Thursday Open Thread

“Hubris is one of the great renewable resources.”

–P. J. O’Rourke

26 Community Comments, Facebook Comments

  1. davebarnes says:

    Today is National Depression Screening Day which can be cured with National Fluffernutter Day

  2. ParkHill says:

    WOTD from Matthew Iglesias at Vox: "The politics of incredulity"

    Prohibiting pre-existing conditions and the ACA are so popular, that the Republican Party's only argument is to simply lie about it.

    The Kliff/Sanger-Katz story reminded me of Robert Draper’s reporting from the 2012 cycle on the challenges that the then-new Priorities USA Super PAC faced in trying to develop effective ads to use against Sen. Mitt Romney.

    One of their first ideas was to take note of the fact that Romney was advocating a bunch of unpopular ideas, and run ads highlighting that. It didn’t work, because the actual Romney policy mix — huge long-term cuts in Medicare in order to create budget headroom for large tax cuts for the rich — sounded so absurd (emphasis added):

    Burton and his colleagues spent the early months of 2012 trying out the pitch that Romney was the most far-right presidential candidate since Barry Goldwater. It fell flat. The public did not view Romney as an extremist. For example, when Priorities informed a focus group that Romney supported the Ryan budget plan — and thus championed “ending Medicare as we know it” — while also advocating tax cuts for the wealthiest Americans, the respondents simply refused to believe any politician would do such a thing. What became clear was that voters had almost no sense of Obama’s opponent.

  3. DavidThi808 says:

    I think Kamela Harris did an awesome job last night. Although the fly was the true star of the show.

    First off, either candidate could pull out a gun and shoot the moderator, and still be called the winner by 35% of the viewers. Most reputable polls show here at 60% to Pence's 40% so damn close to the best possible.

    Second, she threaded the needle on not being viewed as an angry black woman (unfair but unfortunately necessary).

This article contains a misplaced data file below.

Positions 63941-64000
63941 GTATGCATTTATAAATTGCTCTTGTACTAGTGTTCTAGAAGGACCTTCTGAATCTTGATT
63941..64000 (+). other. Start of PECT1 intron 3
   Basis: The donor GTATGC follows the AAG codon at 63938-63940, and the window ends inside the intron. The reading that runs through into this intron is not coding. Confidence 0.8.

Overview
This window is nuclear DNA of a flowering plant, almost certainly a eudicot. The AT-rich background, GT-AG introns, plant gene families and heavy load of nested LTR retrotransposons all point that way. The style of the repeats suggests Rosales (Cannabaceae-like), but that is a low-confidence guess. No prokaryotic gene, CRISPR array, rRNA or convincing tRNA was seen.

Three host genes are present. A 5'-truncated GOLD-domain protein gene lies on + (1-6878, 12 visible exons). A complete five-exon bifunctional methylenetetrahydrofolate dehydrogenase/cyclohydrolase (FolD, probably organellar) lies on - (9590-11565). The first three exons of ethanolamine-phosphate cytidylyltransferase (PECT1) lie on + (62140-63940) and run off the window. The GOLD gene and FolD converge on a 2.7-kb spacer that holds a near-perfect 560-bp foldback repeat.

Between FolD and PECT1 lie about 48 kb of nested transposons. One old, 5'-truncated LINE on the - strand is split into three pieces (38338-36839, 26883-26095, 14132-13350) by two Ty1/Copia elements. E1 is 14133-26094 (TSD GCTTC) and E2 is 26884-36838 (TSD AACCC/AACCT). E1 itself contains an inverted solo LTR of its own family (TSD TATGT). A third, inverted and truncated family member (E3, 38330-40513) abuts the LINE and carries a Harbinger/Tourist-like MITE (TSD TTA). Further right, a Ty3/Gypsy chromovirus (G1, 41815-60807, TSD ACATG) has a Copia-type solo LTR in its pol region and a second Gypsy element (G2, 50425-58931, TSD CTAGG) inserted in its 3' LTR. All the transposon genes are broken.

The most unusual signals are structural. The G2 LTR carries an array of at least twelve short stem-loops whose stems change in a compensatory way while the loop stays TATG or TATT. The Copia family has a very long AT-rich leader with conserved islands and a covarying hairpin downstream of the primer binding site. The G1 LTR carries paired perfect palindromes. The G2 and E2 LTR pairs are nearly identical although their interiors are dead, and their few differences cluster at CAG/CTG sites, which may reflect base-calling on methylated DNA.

Third, she introduced herself as she's not that well known.

    Fourth, she got the main Biden points out.

    Fifth, aside from packing the Supreme Court, she avoided any question she wanted to avoid without it being obvious (although granted, Pence is a genius at that).

    • NOV GOP meltdown says:

      Agree David.  She struck that balance well between getting your point across and not appearing angry.  My ten year old daughter, who wanted to watch with me, has a new hero too. 

      I also have to give credit where credit is due.  Pence did a pretty good job of defending the indefensible.

      • ajb says:

        I only listened to the beginning, but I was struck by the way Pence interrupted and talked over Harris and Page and ignored all the rules that he'd agreed to.

        That's the way to court women voters. 

    • MichaelBowman says:

      Outstanding answer by Biden.  Yes, let’s get a sense of whether the voters have an issue with the possibility of a realignment of the courts. Let’s see just how far McConnell is willing to extend his new norms in the upper chamber. 

  4. harrydoby says:

    The most accurate BS detector was working just fine last night:

  5. MichaelBowman says:

    Trump bails on virtual debate. 
     

    Will Joe debate a cardboard-cutout? 

    • Diogenesdemar says:

      Thar be Draguns! . . .

      Can a person be both pro-virtual Presidential debates AND anti-virtual Senate Judiciary confirmation hearings? . . .

      . . . without appearing like being a, . . . um, . . . “politician”?

      • MichaelBowman says:

        Isn’t the Senate part of that question an actual Senate ‘rule’, or is it yet another norm we can bend-break??

        • ajb says:

          I don't know where I read it, but I saw that the hearings can be virtual, but the actual votes must be in-person.

        • JohnInDenver says:

          Hearings can be virtual and proxy votes are allowed at the committee level.

          Debate listening and questions can be virtual for the whole Senate. I don’t believe speeches may be made virtually.  Any votes MUST be cast by Senators in person. [in the name of comity or “bipartisan respect for other Senators,” some have been willing to “pair” their votes with an absent colleague and choose not to vote.  For example, on the Kavanaugh confirmation vote, “Murkowski now intends to vote “present” to offset the absence of Republican Sen. Steve Daines, who will be in Montana to attend to his daughter’s wedding.”]

    • MichaelBowman says:

      A virtual debate might seem like a technological marvel of the Zoom-heavy pandemic era, but there is a precedent dating back 60 years to the dawn of mass media campaigns. In 1960, the third debate between John F. Kennedy and Richard M. Nixon was held remotely. Kennedy debated from a television studio in New York; Nixon appeared from Los Angeles. A split-screen camera feed allowed viewers to watch both candidates simultaneously, with the men filmed on a pair of identical sets. The moderator of that debate, Bill Shadel of ABC News, conducted the proceedings from a third studio in Chicago.

  6. Voyageur says:

    Well, now we know why Pence doesn't like being alone with a woman other than his wife!smiley

  7. DavidThi808 says:

    I don't think they should pack the Supreme Court. That definitely would be a very hard thing to pass, would be viewed poorly by most voters, and would lead to the same from Republicans in the future.